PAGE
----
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It’s no secret that the upcoming Corporate Average Fuel Economy targets, whereby all automakers who sell vehicles in the US, must achieve 35.5 miles per gallon as a fleet average between now and 2016 and 54.5 mpg for cars and light trucks by 2025, represent a formidable hurdle.
In order to better achieve these targets and reduce the risk of fines, some manufacturers are finding the best way is to join forces and develop technology together.
One of the latest such endeavors could likely see General Motors and BMW teaming up. The idea is for the General to leverage its expertise in fuel cell and electric vehicle technology, while BMW would provide its own in conventional gas and diesel powertrains.
By joining together, both companies will be able to develop competitive advantages in the marketplace, thanks to reduced R&D and operating costs.
According to Forbes, such a partnership could prove advantageous for GM, enabling it to deliver good quality, fuel efficient vehicles in a variety of international markets, while keeping a cap on overall costs. Forbes believes that offering such vehicles will allow for significant market share gains over the medium and longer term, boosting the price of GM’s stock in the process.
With the push toward electric vehicles appearing to gather momentum, General Motors has announced that it’s partnering up with Korean electronics giant LG Corporation to develop a new range of EVs. This expands an existing relationship between the two companies, whereby LG has been involved on battery development for the Chevy Volt and its Euro market counterpart the Opel/Vauxhall Ampera.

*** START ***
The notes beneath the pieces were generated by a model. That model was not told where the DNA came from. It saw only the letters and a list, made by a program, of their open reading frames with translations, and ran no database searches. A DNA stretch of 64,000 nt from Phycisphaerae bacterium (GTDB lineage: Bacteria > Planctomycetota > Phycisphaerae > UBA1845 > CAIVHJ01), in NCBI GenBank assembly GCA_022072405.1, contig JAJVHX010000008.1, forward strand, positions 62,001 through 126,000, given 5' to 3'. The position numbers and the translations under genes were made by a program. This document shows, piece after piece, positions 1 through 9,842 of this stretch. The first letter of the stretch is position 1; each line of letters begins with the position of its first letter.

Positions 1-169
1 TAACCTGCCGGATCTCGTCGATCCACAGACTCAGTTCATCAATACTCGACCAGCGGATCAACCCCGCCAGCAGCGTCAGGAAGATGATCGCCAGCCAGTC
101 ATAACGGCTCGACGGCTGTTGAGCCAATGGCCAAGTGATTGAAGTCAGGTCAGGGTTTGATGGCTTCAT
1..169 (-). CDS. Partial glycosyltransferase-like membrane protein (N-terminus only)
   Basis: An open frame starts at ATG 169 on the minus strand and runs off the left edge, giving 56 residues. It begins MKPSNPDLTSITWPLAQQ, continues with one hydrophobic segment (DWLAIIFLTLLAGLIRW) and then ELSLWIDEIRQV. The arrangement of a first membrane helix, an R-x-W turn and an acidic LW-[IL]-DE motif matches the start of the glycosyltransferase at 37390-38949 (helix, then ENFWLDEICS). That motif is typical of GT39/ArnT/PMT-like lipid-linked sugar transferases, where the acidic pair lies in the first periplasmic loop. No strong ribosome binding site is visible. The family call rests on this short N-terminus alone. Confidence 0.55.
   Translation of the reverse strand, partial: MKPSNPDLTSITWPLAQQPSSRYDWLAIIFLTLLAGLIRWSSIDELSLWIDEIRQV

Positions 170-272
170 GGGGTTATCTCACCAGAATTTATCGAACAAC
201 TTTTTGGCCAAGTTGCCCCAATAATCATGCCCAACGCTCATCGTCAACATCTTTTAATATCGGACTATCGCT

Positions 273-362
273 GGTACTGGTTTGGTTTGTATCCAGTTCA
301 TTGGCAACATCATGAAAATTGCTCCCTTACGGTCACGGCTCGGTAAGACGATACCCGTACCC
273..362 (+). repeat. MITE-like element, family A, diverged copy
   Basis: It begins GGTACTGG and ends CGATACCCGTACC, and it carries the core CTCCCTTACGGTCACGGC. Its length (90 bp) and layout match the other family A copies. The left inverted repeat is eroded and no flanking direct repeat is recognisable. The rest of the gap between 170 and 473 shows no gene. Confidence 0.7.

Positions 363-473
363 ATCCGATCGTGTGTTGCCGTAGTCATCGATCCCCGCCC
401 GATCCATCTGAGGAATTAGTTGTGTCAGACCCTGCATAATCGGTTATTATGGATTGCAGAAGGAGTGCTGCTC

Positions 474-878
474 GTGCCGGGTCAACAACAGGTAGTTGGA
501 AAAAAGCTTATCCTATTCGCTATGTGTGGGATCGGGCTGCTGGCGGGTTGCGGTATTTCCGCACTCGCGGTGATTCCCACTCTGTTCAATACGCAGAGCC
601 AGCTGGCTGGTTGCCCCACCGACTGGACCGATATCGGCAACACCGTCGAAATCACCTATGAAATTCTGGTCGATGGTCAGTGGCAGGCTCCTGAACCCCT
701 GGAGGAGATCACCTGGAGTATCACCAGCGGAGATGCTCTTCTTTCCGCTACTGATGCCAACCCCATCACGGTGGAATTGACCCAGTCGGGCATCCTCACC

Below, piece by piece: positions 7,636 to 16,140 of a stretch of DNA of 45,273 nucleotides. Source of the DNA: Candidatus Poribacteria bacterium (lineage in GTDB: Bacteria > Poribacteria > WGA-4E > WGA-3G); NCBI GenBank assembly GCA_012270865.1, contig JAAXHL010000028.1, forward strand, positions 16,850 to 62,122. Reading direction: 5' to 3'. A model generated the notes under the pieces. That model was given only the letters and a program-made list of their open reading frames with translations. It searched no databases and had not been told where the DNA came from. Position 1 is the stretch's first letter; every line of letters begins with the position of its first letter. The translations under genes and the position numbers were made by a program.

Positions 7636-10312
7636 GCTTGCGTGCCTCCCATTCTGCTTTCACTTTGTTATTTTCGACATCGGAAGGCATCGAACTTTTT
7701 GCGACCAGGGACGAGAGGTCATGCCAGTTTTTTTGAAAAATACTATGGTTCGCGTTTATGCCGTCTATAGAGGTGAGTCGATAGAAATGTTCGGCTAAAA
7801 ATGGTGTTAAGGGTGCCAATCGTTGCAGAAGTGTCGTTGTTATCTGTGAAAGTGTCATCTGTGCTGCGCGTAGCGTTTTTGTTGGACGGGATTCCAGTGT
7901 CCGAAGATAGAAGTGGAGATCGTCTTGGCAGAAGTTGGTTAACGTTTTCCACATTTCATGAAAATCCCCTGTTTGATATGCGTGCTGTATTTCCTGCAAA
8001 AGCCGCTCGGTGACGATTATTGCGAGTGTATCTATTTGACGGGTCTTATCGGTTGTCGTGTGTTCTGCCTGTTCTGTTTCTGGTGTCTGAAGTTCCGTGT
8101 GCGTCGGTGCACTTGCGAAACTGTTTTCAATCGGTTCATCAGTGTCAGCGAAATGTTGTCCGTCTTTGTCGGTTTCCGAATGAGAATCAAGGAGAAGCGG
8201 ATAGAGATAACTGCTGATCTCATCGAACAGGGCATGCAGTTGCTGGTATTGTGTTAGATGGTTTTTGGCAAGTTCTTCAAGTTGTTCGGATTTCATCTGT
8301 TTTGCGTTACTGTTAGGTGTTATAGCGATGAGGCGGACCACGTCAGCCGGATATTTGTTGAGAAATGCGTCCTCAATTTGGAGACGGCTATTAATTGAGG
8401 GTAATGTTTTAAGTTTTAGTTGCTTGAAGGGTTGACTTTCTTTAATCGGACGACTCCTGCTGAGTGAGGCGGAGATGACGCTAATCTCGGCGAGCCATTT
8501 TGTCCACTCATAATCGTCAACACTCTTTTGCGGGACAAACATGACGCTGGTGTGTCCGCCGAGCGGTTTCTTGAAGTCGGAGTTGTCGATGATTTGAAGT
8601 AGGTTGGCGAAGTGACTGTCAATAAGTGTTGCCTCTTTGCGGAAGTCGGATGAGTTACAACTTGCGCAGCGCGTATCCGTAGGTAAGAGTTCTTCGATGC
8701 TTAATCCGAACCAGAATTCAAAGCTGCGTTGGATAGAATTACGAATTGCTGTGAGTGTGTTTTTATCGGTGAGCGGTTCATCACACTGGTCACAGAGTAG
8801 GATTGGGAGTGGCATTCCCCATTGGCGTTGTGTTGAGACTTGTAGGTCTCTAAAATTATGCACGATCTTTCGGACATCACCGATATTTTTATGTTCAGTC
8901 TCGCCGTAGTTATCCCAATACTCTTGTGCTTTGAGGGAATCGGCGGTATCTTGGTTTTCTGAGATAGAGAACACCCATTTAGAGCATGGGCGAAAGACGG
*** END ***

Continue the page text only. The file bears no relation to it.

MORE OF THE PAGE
“Many solutions for tomorrow’s transportation needs may be available more quickly by building on our partnership strategy,” declared GM Vice Chairman Steve Girsky. ”Consumers benefit by getting the latest fuel-saving technology faster if we work with the best suppliers and we save time and money in the development process.”
LG’s President and Chief Operating Officer, Juno Cho, added, “this is a strategic development for LG and we fully support GM’s goal to lead the industry in the electrification of the automobile.”
The need to develop thriftier, cleaner vehicles has been largely driven by impending tough fuel economy and emissions standards, primarily in Europe and the US, the latter of which has proposed a Corporate Average Fuel Economy target of 54.5 mpg for all cars sold here by 2025.
EVs which have no tailpipe emissions, nor gasoline consumption, are expected by many to play a significant role in enabling many automakers to meet the proposed targets.